I was an irreligious Protestant who hated and sought to antagonize Catholics and other "Christian" sects until a crisis caused by dabbling in the occult caused my mind to open for the first time to Christ, at the age of 44. Our Lord intervened and drove a demonic obsession out of my life, lifting veil after veil from my eyes.

I attribute His intervention to the prayers of our Blessed Lady, to whom I had had an inexplicable devotion even during my descent from a formless paganism into the occult. Her Holy Rosary had exercised a powerful attraction to me since my early thirties: more than a decade later this bore fruit. And all of the emotions and behavior described in this book ring true from my own experience. It is inspiring to read of Fr Ratisbonne's sacrifices, and will help converts to overcome natural pusillanimity when facing challenges to faith.

Can you suggest where one might obtain copies of the original, unadulterated writings of the Ratisbonne brothers? And bless all of you for posting on things such as this. Who knows how many souls may be saved because of your site?

     Deo Gratias,


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Dr. Horvat responds:

Dear K.Z.,

Thank you for your compliments on my article on Fr. Ratisbonne. Years ago, through my friendship with two Sisters of Sion, I became very interested in the Order and the brothers who founded it. What most impressed me was their absolute radicalism of spirit - accepting no compromises with their former religion.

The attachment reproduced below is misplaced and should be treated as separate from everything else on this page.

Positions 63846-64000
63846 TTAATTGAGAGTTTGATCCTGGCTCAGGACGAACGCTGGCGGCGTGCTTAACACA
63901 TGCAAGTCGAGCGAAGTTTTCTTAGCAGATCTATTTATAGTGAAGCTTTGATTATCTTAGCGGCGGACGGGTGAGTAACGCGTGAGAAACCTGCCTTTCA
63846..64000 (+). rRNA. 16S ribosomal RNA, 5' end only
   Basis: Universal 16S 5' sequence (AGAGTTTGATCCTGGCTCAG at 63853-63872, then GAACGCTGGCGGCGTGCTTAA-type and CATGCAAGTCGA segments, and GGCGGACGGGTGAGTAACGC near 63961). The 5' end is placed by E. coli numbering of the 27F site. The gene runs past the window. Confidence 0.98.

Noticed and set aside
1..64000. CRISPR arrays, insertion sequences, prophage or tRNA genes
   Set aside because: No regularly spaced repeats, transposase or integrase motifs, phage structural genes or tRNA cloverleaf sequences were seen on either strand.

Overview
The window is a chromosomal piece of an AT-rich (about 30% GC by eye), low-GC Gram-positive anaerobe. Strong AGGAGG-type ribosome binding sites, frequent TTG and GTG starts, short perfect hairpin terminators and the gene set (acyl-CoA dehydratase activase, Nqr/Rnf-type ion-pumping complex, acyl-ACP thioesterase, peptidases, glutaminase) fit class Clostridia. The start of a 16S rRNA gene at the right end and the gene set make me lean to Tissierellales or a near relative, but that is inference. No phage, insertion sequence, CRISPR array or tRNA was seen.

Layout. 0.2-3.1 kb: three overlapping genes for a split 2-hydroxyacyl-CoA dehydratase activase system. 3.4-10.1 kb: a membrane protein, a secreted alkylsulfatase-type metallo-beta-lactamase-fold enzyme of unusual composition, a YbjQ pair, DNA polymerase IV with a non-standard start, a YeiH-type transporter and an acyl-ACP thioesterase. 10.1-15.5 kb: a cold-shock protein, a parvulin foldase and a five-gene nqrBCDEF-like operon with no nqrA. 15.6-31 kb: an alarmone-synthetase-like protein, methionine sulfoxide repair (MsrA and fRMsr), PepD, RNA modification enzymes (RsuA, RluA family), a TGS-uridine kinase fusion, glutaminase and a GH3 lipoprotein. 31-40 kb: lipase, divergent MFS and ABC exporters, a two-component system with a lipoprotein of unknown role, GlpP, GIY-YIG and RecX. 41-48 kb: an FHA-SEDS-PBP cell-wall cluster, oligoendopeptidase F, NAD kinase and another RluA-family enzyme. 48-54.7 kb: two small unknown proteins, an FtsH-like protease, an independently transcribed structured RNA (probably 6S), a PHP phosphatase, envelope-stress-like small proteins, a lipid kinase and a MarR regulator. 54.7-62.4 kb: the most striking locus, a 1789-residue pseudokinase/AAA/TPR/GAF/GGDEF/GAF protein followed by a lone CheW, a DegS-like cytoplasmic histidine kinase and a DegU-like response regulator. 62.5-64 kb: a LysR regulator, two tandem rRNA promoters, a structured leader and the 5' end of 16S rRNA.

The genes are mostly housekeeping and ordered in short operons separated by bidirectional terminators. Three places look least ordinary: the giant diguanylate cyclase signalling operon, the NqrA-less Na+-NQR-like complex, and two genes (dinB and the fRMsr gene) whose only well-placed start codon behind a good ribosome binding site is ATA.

At the same time, they showed an immense charity and zeal in their efforts to convert Jews - a goal they openly and unapologetically proclaimed.

I was also impressed with the high quality of education the Sion Order offered - the girls were taught French from kindergarten on and were required to speak it in the halls and to ask routine questions during class in that language (May I open the window, please?).

Unfortunately, I do not have any of the original writings of Fr. Marie and Fr. Alphone Ratisbonne. The sisters were under strict orders not to disseminate any of the "old" material until it had been updated. Even though the nuns threw out the vow of obedience after Vatican II, they strictly complied with this order.


     Marian T. Horvat

Blason de Charlemagne
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Posted March 2, 2010

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The opinions expressed in this section - What People Are Commenting -
do not necessarily express those of TIA